KISS Live in Japan 1977

You wanted the best, you got the best!  It’s KISS!  At the height of their powers in 1977!  With all four original members! Performing live in Japan!  .. (exclamation points officially ending here) … This was recorded for HBO and I remember seeing this very concert during the summer of 1979 when me and my brother went to visit my Dad in Northern Virginia.   Two of my Dad’s female neighbors in their early 20s invited us all over to watch the concert on their TV since they had HBO.   I can’t imagine my Dad’s neighbors were particularly interested in KISS … or my brother and me, for that matter … but I’m not going to complain that they used my interest in KISS to get to know my Dad better.  It was doubly cool because I was now able to see my favorite band at the time life, I also got to check out this thing called HBO that I had seen advertised on TV, but wouldn’t be available in my neighborhood for two more years.  As always, Paul Stanley doesn’t disappoint with his stage raps here.

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A love song from Sam Kinison (from the 1987 comedy special “Breaking the Rules”)

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Post-breakup songs can sometimes be mature and beautiful. “If You See Her Say Hello” by Bob Dylan and “I Remember You” by Steve Earle are probably the best of the “mature and beautiful” part of this genre.

And then  … there’s this song by Sam Kinison … recorded for the conclusion of his legendary and infamous 1987 HBO comedy special “Breaking the Rules.” As you can imagine, not safe for work or little ones. But hysterically funny.

“Z Channel: A Magnificent Obsession” (2004) dir. Alexandra Cassevetes

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Z Channel was a Los Angeles-based cable-TV movie channel that was active during the 1970s and 1980s. What made Z Channel different from HBO, Showtime, and other popular movie channels at the time was their eclectic programming and willingness to show films no one else was showing on television, cable or otherwise. The programmer, a man by the name of Jerry Harvey, was a hardcore cinephile and was diligent about tracking down the most obscure cinematic gems.  His intelligence, intensity, and diligence impressed (and sometimes annoyed) a lot of filmmakers, studio executives, and other creative types in Hollywood.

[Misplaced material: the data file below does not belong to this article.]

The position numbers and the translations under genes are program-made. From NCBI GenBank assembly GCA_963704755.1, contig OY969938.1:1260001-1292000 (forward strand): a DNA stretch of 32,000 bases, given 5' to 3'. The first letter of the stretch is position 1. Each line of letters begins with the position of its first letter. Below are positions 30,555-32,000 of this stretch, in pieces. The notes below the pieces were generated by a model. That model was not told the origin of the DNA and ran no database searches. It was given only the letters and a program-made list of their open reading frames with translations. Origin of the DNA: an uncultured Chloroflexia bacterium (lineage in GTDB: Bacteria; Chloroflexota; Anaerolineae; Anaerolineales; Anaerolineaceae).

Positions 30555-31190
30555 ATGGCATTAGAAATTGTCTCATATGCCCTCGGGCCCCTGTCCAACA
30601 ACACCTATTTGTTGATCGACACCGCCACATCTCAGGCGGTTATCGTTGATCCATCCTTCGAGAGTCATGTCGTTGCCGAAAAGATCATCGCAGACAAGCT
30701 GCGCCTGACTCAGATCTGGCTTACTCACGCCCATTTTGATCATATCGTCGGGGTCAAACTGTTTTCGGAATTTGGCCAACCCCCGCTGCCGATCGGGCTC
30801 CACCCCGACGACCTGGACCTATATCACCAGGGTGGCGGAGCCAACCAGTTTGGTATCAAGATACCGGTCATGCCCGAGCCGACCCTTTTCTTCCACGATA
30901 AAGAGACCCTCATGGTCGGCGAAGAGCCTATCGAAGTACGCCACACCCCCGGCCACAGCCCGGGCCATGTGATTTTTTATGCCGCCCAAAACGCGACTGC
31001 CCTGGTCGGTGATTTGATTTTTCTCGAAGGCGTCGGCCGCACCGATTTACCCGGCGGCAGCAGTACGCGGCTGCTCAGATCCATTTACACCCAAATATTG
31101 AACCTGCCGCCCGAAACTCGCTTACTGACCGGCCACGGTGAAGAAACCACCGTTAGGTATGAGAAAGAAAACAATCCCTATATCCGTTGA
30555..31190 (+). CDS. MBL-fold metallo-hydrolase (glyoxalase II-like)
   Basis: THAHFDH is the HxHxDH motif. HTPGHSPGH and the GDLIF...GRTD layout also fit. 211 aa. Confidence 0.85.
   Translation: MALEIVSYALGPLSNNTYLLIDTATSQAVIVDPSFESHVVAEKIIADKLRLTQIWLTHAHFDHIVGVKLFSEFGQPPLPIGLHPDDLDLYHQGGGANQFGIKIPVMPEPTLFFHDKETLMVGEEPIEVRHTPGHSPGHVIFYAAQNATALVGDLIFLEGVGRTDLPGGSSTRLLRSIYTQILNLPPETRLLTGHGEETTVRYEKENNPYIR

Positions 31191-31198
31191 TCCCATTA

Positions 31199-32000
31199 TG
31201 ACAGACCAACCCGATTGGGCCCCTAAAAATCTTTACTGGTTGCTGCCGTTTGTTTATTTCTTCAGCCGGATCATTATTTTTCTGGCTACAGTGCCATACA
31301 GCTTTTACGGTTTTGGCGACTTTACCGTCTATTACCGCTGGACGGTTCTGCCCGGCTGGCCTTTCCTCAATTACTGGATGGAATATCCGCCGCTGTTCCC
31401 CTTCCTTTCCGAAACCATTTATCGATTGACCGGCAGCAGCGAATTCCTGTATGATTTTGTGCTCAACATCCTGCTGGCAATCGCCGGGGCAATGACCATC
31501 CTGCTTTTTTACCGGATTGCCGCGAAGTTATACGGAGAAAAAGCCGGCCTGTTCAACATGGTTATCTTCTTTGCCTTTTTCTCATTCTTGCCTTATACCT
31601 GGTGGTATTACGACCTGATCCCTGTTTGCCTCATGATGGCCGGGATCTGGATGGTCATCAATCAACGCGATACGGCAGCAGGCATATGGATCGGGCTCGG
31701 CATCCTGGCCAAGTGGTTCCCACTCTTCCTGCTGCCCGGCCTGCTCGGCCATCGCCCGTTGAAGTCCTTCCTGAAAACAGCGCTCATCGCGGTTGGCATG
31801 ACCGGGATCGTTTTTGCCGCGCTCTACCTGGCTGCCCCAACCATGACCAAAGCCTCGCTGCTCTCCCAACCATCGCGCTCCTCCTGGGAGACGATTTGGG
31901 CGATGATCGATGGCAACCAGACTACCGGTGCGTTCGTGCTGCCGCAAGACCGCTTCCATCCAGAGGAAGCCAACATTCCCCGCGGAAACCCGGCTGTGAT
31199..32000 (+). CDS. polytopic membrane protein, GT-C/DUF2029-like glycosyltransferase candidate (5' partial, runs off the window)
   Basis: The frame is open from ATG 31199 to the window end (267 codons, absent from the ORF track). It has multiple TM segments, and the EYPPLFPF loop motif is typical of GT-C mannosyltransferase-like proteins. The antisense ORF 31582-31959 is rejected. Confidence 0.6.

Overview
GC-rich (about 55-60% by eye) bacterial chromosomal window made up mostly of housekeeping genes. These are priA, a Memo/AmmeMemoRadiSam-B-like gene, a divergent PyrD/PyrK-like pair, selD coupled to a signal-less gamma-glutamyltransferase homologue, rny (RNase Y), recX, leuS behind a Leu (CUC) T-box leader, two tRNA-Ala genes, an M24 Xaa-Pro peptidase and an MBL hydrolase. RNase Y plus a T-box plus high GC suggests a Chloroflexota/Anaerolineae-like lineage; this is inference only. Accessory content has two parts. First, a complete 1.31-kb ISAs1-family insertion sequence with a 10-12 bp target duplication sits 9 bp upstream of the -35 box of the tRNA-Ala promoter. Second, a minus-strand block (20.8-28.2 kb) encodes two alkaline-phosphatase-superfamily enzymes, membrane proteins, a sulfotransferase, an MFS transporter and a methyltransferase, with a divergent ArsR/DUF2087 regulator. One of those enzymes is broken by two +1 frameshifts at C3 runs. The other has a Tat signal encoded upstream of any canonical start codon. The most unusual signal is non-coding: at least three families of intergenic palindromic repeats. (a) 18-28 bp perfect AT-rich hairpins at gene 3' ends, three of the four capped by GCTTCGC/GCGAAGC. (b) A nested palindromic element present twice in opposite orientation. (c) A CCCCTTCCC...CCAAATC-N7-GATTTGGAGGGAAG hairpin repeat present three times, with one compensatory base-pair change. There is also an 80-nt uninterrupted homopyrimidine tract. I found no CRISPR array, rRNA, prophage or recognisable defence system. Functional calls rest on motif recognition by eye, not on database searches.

Z Channel was incredibly popular with the creative community in Hollywood.  Harvey was so well-respected, he was able to get the rights to show Woody Allen’s “Annie Hall” during the 1977 Oscar season (while it was still in many theaters) which arguably led to its multiple Oscar nominations and wins.  He also championed Oliver Stone’s “Salvador,” which also led to its critical resurgence and subsequent Oscar nominations in 1986.  However, Harvey’s most important legacy was the promotion of the so-called “director’s cut” and “letterboxing,” which preserved the widescreen composition of films for viewing on non-widescreen TVs.  In 1983, he showed the original director’s cut version of Michael Cimino’s “Heaven’s Gate,” a film many considered a notorious flop, but a film that Harvey felt was a great film undermined by studio tinkering and the director’s own insecurity after the original director’s cut was severely criticized.  This led to premiering Bernardo Bertolucci’s 5 1/2 hour European (and in America, X-rated) director’s cut of his classic “1900,” as well as the European cut of Luchino Visconti’s masterpiece “The Leopard.”

Despite the professional respect he won by many in the creative community, Harvey was a very, very troubled man.  He eventually shot and killed his second wife, before committing suicide in 1988.

“Z Channel: A Magnificent Obsession” is a great documentary not only about Z Channel and the early days of cable TV, but of Harvey himself.  It was directed by John Cassevetes’ daughter Alexandra Cassevetes and contains interviews with Quentin Tarantino, Robert Altman, Paul Verhoeven, Vilmos Zsigmond, Henry Jaglom, Jacqueline Bisset, Alexander Payne, Jim Jarmusch, Theresa Russell, James Woods, Penelope Spheeris and many, many other directors, screenwriters, and actors who testify about the importance and influence of Z Channel.

While a lot of it is sad, the documentary is an orgy for film buffs, with lots of great clips and interviews.  This is one of my desert island films.

“Cruisin'” – Michael Nesmith

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Michael Nesmith is a true Renaissance man who has never completely gotten his due. In addition to being one of the original Monkees, Nesmith is a superlative singer-songwriter (he wrote Linda Ronstadt’s hit “Different Drum”), music video pioneer, film producer (he financed “Repo Man”), and media mogul.

“Cruisin’” was one of the first (if not THE first) music video I remember seeing, around 1981 or so. I saw this on HBO of all places (yes, HBO used to play music videos, usually between movies, but also on a 30-minute show called “Video Jukebox”). Very funny and weird song/video.